Some Smithers businesses may be getting ready to re-open sooner rather than later.
During a weekly roundtable meeting conducted by the Smithers District Chamber of Commerce on the online video conferencing platform Zoom, participants got updates on the COVID-19 pandemic respsonse from the Chamber, representatives of all levels of government, financial institutions and others.
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A focal point of the discussion, however, was around what local businesses have to do to if they want to re-open.
Smithers Deputy Mayor Gladys Atrill explained that there are three categories of businesses in B.C., essential services, such as grocery stores, businesses that must remain closed, such as bars, and other businesses that may remain open as long as they can adapt to provincial guidelines.
The Canadian Federation of Independent Businesses explains:
“Any business or service that has not been ordered to close may stay open at this time if it can adapt its services and workplace to the orders and recommendations of the provincial Health Officer (1-2 metres social distancing for customers, increased sanitation, no gatherings over 50 people).”
It is unclear at this time what businesses are considering re-opening, but Atrill cautioned that those intending to do so should exercise caution by educating the public so as to avoid backlash.
Seven other provinces have already ordered all non-essential businesses to close, Newfoundland and Labrador, Prince Edward Island, Quebec, Ontario, Manitoba, Saskatchewan and Alberta.
Nova Scotia, New Brunswick, B.C., Northwest Territories and Yukon are still leaving it up to most businesses whether they can operate safely.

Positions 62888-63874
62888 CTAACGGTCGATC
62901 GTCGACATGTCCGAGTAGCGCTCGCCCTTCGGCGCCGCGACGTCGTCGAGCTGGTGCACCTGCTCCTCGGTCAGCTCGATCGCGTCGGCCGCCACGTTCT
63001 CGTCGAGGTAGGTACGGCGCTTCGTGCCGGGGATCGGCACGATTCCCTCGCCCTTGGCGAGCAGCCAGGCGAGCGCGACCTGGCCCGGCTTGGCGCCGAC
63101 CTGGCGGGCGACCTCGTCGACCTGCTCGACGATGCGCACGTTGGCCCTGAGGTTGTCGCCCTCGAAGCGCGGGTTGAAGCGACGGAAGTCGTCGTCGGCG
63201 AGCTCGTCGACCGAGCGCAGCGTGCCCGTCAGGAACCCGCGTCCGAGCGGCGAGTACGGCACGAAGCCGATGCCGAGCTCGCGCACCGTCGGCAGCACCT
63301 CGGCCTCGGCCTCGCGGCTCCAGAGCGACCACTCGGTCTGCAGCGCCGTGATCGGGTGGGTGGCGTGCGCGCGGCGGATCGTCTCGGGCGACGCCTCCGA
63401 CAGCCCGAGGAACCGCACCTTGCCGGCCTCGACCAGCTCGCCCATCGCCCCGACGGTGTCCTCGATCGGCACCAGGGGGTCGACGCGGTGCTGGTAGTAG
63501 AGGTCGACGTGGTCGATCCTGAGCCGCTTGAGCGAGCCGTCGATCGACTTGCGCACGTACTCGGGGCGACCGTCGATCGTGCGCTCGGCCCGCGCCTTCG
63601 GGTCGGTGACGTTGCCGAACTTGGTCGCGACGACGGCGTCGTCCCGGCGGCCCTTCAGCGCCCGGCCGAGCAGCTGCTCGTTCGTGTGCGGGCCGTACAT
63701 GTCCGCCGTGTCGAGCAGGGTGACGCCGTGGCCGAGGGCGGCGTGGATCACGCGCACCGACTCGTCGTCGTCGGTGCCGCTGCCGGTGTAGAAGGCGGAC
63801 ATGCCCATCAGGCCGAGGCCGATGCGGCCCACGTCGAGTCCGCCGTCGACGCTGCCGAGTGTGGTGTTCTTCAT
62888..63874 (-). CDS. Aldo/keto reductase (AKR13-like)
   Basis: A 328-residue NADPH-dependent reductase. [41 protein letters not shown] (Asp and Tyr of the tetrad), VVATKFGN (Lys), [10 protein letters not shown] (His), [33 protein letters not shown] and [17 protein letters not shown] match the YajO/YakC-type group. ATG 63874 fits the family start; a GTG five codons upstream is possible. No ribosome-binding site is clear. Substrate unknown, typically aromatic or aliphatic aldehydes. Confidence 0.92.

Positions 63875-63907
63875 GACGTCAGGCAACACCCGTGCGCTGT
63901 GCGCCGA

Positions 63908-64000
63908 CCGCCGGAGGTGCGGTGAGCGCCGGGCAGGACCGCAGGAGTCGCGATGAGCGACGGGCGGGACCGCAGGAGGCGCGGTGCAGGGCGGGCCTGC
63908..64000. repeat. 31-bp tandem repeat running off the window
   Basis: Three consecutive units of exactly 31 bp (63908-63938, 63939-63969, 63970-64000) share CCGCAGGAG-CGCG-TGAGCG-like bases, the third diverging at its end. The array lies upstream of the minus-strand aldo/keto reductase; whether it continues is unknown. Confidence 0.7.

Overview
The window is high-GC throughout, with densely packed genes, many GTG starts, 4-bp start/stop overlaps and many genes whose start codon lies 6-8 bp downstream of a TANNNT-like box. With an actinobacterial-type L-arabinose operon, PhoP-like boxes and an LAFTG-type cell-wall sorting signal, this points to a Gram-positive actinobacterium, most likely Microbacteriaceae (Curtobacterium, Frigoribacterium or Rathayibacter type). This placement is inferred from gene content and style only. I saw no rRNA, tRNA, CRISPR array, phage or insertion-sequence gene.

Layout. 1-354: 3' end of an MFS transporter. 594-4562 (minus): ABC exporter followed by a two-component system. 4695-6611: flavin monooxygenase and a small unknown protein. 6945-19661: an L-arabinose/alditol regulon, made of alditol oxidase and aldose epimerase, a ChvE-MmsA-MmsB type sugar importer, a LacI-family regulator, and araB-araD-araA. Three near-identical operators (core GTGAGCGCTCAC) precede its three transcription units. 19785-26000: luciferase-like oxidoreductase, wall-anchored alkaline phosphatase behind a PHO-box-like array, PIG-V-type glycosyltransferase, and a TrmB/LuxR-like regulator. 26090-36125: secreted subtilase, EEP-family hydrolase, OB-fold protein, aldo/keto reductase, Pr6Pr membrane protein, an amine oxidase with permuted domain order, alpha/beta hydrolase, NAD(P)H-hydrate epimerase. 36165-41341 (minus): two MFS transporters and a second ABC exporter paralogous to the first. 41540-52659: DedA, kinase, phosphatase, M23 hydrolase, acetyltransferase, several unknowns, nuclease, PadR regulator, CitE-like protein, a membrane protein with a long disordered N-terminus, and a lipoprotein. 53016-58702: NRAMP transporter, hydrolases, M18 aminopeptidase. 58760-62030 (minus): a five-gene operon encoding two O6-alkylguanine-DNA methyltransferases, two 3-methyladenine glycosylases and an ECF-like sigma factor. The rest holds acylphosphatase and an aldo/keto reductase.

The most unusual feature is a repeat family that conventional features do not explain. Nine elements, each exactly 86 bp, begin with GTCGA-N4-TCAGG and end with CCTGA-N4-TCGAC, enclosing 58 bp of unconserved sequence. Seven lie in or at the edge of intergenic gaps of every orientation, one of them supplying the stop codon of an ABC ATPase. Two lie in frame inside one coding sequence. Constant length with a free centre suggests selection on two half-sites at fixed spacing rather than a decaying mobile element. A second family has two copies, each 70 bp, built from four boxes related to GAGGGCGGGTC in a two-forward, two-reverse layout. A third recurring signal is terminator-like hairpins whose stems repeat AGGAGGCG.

Another important area of conversation came from Mark Fisher, Electoral District ‘A’ representative for the Regional District of Bulkley-Nechacko RDBN.
While all the emergency preparedness focus currently surrounds COVID-19, Fisher reminded meeting participants that wildfire season is just around the corner.
RDBN, Smithers Fire Rescue, Bulkley Valley Emergency Support Services and other organizations in the region continue to work on this issue.
The Interior News will have more on this next week.
Another main area of concern emerged regarding what financial institutions are doing to help businesses weather the crisis.
Lonny Wiebe, RBC Smithers branch manager explained they have discretion to defer loan, credit card payments and some bank fees for both businesses and individuals for up to six months or a year.
Greg Wacholtz of the Bulkley Valley Credit Union said they have similar discretion on a case-by-case basis.
The April 3 meeting, moderated by Chamber vice-president Elizabeth Miller attracted 51 participants.
The Chamber plans to host similar meetings weekly. They are open to anyone who wants to attend. A link to the meeting is posted on the Chamber website and Facebook page. Creating an account on Zoom is free.